Italy Between Second Half of 17th and 18th Century


According to Transporthint, the weakening of the power of the double branch of the Habsburgs represented by the Peace of Westphalia (1648) and the Pyrenees (1659), while not for the moment forcing Spain to make any territorial renunciation in the peninsula, quickly changes the data of the territorial-diplomatic problem of the Italy and opens some vital ganglia to the influence of France.

The presence of the French fleet in the Mediterranean during the Dutch war made the Messina rebellion, soon supported by the French, particularly formidable for Spain; the Peace of Nijmegen (1678) however marks the restoration of Spanish rule.

Genoa, until then almost a fiefdom of Spain, was forced to move from the camp: in 1684 Louis XIV had its forts bombed for 10 days and Doge Francesco Imperiali-Lercari had to make a humiliating trip to Versailles.

For the marriage of Maria Gonzaga with the young son of Charles of Nevers, origin of the second war for the succession of Monferrato (1627-31), the king of France has a faithful allied dynasty in the Gonzaga Nevers. Furthermore, in 1681 Louis XIV was granted by the Duke of Mantua Ferdinando Carlo the city of Casale, the true gateway to Spanish Lombardy.

The French preponderance in Italy reaches the point that Louis XIV, although pursuing a policy of absolute Catholic orthodoxy in France (revocation of the Edict of Nantes, persecution of the Jansenists), did not hesitate to enter into acute conflict with the papacy: in 1664 for the special prerogatives of the French ambassador to Rome, and in 1682-91 for the declaration of the four articles of the Gallican Church.

18th Century

1701-13: when the War of the Spanish Succession broke out, the Duke of Savoy Vittorio Amedeo II (1675-1730) believes that the time has come to be able to realize his great aspiration to annex the whole of Lombardy and to embrace the royal crown. While most of the Italian states remained neutral, without however saving the territory of the peninsula from being a battlefield between the contenders, the Duke of Savoy allied himself with France (another ally was the Duke of Mantua), but in 1703 he passed on the side of the Imperials. The war events are not favorable to him (French invasion of 1704, defeat of Susa, siege of the citadel of Turin saved in 1706 by the heroic act of the miner Pietro Micca);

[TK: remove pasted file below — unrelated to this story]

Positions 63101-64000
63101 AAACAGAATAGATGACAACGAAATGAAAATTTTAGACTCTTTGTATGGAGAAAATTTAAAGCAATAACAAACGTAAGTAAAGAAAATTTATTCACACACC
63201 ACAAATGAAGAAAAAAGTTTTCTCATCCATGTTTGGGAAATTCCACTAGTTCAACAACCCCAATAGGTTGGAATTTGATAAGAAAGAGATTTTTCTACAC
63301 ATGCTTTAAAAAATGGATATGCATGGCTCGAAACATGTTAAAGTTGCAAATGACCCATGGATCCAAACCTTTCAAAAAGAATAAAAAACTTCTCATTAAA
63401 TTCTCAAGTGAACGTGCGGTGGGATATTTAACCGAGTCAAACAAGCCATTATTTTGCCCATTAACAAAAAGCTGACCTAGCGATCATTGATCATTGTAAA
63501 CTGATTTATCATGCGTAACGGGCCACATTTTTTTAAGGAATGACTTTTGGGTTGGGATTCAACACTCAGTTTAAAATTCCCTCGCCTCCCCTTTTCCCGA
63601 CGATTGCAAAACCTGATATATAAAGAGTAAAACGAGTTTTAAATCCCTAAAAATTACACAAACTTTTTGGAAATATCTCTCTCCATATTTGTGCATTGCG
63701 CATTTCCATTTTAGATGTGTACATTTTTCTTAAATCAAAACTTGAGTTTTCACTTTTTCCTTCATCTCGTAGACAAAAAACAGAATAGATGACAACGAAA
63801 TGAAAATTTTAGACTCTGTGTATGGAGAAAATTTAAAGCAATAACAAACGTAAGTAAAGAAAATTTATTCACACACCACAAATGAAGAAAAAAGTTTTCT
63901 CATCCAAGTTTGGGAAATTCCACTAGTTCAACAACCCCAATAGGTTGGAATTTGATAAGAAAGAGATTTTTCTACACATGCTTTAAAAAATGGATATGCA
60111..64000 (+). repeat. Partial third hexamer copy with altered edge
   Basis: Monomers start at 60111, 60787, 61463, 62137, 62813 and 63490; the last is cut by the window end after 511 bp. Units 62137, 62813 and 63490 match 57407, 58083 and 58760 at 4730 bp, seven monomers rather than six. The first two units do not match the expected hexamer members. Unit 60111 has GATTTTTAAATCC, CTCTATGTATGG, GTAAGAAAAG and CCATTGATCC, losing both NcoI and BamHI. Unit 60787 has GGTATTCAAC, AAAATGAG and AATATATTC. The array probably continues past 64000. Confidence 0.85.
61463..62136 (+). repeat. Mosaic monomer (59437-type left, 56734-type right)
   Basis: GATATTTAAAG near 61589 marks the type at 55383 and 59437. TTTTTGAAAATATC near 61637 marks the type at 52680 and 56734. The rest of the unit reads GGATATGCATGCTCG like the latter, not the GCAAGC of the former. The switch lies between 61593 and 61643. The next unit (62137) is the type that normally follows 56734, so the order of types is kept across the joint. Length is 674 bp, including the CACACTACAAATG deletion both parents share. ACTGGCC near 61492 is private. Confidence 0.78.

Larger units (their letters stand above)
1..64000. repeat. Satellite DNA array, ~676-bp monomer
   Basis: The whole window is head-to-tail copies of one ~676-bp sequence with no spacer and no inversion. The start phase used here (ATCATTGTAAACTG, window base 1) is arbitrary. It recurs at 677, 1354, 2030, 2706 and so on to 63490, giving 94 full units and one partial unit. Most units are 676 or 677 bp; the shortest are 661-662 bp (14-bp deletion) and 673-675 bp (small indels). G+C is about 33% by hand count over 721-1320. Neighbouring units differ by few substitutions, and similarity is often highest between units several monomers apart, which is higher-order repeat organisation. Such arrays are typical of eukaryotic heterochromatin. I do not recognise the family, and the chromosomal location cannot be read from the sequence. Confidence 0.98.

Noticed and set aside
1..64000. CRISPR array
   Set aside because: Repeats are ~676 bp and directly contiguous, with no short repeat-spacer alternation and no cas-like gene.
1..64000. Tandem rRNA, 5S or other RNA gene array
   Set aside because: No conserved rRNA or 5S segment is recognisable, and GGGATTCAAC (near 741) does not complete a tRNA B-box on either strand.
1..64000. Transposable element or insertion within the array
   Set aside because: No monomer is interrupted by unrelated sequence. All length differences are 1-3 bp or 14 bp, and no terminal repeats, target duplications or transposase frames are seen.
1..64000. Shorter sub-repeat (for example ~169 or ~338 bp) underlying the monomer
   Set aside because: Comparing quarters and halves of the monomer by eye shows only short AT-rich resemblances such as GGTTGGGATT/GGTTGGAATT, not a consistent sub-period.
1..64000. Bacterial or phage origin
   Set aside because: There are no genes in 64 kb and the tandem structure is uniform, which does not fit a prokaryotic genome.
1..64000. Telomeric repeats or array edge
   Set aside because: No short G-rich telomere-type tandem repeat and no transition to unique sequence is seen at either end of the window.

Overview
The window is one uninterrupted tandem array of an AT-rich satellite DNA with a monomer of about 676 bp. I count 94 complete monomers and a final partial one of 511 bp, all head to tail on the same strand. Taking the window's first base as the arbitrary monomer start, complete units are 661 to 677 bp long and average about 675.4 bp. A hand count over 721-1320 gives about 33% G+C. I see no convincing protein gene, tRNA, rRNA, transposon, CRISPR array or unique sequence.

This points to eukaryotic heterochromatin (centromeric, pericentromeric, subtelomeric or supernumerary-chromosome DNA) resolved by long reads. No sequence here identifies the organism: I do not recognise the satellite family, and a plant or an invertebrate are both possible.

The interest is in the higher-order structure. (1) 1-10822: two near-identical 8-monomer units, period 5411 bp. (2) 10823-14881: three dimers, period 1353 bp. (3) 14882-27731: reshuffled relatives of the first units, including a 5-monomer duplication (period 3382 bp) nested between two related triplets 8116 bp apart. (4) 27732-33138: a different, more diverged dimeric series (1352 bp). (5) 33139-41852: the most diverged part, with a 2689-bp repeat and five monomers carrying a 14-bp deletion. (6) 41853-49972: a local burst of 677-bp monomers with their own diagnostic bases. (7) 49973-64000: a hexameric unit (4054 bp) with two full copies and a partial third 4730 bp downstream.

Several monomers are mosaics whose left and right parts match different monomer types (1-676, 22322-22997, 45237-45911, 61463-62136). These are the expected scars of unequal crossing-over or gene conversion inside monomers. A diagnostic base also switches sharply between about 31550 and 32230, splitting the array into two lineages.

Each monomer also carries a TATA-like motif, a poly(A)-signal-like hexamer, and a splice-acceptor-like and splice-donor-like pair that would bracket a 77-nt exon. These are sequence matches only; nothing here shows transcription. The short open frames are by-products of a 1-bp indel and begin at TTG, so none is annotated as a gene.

1713-14: the Peace of Utrecht and Rastatt take away all the Italic possessions from the new king of Spain Philip V, assigning the Milanese, Sardinia, Naples and the State of the garrisons to Austria, which already occupied Mantua since 1708 ; Sicily with the royal title to Vittorio Amedeo II, who also obtained the districts of the former Spanish Lombardy, Lomellina and Valsesia and kept Monferrato, occupied in 1708.

1717-20: this territorial framework is about to be modified by the enterprising policy of the Spanish Prime Minister, Cardinal Giulio Alberoni, who has Sardinia (1717) and Sicily (1718) occupied, but the Quadruple Alliance (France, England, Holland and Austria) does not tolerate this occupation: the English fleet defeats the Spanish one in Sicilian waters and Philip V, fired by Alberoni, must sign the Hague Treaty (1720), definitive recognition of the territorial structure established in Utrecht. The exchange between Sicily and Sardinia by King Vittorio Amedeo II and by the emperor is also fixed in the Hague, essentially due to balance policy reasons; Sardinia is officially handed over to the former in August 1720.

1733-38: the War of the Polish Succession takes place almost essentially in Italy, unwilling the king of France Louis XV, strong alliance with all the Bourbons (family pact of 1733) and with the king of Sardinia Carlo Emanuele III (1730-73), alarm England with a direct attack on the Austrian Netherlands (occupation of Lombardy, Parma and Guastalla by the Franco-Sardinian troops, Sicily and Neapolitan by the Spanish). With the Peace of Vienna (18 November 1738) Carlo Emanuele III of Savoy obtained the districts of Novara and Tortona and the Langhe area; the kingdoms of Naples and Sicily are taken away from Austria and assigned to the son of Philip V and Elizabeth, don Carlos; the Grand Duchy of Tuscany, where the Medici dynasty died out, passes to Francesco Stefano di Lorena, husband of the future empress Maria Theresa of Habsburg, to compensate him for the duchy of Lorraine, which France had assigned to Stanislao Leszczyński; finally, the duchy of Parma and Piacenza, which from 1731 to 1736 was held by Don Carlos, passes under the dominion of Austria.

18 October 1748: the Peace of Aachen ( fig7 ), which puts an end to the War of the Austrian Succession (1740-48), brings the border of the state of King Carlo Emanuele III to Ticino (annexation of the districts of Voghera, Vigevano and Alto Novarese), and took the Duchy of Parma, Piacenza and Guastalla from Austria to make it into possession of the second son of Elisabetta Farnese, Don Filippo.

1756: the so-called overthrow of the alliances puts an end to the centuries-old quarrel between the Habsburgs and the Bourbons; there. it ceases to be the battlefield of the European powers and has fifty years of peace, which the Seven Years’ War (1756-63) does not disturb.

Italy Between Second Half of 17th and 18th Century